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Research Focus: Repurposing existing drugs to improve outcomes in Ewing sarcoma

Little Princess Trust grant helps team at University of Leeds

Ewing sarcoma is a type of bone cancer (but which can also rarely occur in the soft tissues) and is the second most common primary sarcoma to affect children and young people.

For patients where the disease has spread to other parts of the body (drug resistant metastatic disease) long-term survival and quality of life is poor.

In part this is because current treatments are not able to get rid of the ‘driver tumour cells’ that are responsible for drug resistance and recurrence, the so called Ewing’s sarcoma cancer stem-like cells (ES-CSCs). New drug treatment options for this group of Ewing’s sarcoma patients are critically needed.

Using a special laboratory technique, Dr Susan Burchill’s team at the University of Leeds has isolated and studied ES-CSCs from the tumours of patients with Ewing’s sarcoma at both the diagnosis and relapse stages.

This has helped them to understand the behaviour of these cells. The team is now exploring whether we can use this knowledge to develop diagnostic and treatment approaches to improve the outcomes for patients with this type of disease.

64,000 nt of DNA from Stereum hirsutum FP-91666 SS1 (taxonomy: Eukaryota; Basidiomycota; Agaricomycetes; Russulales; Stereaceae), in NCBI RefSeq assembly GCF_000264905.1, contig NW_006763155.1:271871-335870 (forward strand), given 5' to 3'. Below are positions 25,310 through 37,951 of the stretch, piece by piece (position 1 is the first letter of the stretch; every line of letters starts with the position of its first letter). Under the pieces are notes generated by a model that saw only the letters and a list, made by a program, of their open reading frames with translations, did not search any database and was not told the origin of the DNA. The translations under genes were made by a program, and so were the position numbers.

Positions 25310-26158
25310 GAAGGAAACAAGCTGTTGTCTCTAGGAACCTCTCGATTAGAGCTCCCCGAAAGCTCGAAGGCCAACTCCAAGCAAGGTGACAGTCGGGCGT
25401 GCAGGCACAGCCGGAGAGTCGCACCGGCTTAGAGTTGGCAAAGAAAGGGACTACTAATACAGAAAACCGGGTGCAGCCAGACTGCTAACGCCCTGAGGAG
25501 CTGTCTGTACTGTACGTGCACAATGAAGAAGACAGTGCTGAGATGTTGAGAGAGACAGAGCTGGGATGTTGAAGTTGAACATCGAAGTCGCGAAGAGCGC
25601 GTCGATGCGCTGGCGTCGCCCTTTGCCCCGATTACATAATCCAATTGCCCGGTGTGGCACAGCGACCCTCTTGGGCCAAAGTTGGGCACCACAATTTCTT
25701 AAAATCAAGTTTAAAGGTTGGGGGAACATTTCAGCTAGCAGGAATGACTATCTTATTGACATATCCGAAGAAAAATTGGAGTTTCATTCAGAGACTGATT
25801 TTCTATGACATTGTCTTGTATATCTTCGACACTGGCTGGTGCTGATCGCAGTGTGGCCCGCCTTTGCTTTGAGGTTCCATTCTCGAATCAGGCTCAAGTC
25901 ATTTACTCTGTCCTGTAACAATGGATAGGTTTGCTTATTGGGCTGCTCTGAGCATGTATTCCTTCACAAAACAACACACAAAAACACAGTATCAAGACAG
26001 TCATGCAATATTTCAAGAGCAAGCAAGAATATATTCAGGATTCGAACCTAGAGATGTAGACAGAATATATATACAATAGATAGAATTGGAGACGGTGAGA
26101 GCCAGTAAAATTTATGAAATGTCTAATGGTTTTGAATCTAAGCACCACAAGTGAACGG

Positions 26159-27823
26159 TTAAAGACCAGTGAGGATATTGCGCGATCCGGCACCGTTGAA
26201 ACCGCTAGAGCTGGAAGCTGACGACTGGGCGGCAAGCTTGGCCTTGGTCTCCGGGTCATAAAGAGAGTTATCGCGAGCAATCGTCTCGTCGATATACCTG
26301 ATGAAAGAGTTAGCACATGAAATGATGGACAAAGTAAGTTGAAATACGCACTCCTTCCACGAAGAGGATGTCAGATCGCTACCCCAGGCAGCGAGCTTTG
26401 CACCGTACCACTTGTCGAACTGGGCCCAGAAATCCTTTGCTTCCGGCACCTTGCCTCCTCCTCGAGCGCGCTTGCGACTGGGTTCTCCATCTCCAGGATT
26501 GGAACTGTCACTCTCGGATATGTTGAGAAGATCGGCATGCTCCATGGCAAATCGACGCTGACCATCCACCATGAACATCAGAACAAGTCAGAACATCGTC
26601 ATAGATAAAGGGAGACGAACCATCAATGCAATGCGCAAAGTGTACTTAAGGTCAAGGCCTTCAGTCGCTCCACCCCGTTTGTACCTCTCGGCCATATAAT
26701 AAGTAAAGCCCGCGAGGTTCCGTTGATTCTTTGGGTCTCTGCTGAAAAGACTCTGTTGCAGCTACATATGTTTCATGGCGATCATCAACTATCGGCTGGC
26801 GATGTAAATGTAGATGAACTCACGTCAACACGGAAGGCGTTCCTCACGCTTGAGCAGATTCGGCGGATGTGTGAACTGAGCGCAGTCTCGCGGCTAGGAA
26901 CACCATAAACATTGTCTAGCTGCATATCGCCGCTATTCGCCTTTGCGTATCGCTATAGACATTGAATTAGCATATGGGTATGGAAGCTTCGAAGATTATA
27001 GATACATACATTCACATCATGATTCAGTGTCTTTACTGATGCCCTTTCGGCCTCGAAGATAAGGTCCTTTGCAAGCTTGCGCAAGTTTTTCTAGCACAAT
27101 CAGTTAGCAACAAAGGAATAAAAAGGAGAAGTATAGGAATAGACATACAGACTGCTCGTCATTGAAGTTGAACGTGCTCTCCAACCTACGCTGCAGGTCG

However the discovery of completely new drugs is likely to take over 10 years. In this study - supported by The Little Princess Trust - the team will examine existing drugs known as ‘small molecule inhibitors’ and see whether they could be repurposed for the treatment of Ewing sarcoma within a relatively short period of time.

Since additional patient benefit might be achieved by a combination of anticancer agents to overcome the development of resistance, Dr Burchill’s team will test the effectiveness of small molecules alone and also in combination with each other and with current chemotherapy treatments.

As drug resistance is such an issue when treating Ewing’s sarcoma, the grant of £111,246 from The Little Princess Trust will also allow the team to particularly look to see which compounds aren’t as prone to developing resistance pathways which would limit their clinical usefulness. 

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The MBE for voluntary groups was awarded to The Little Princess Trust by Her Majesty Queen Elizabeth.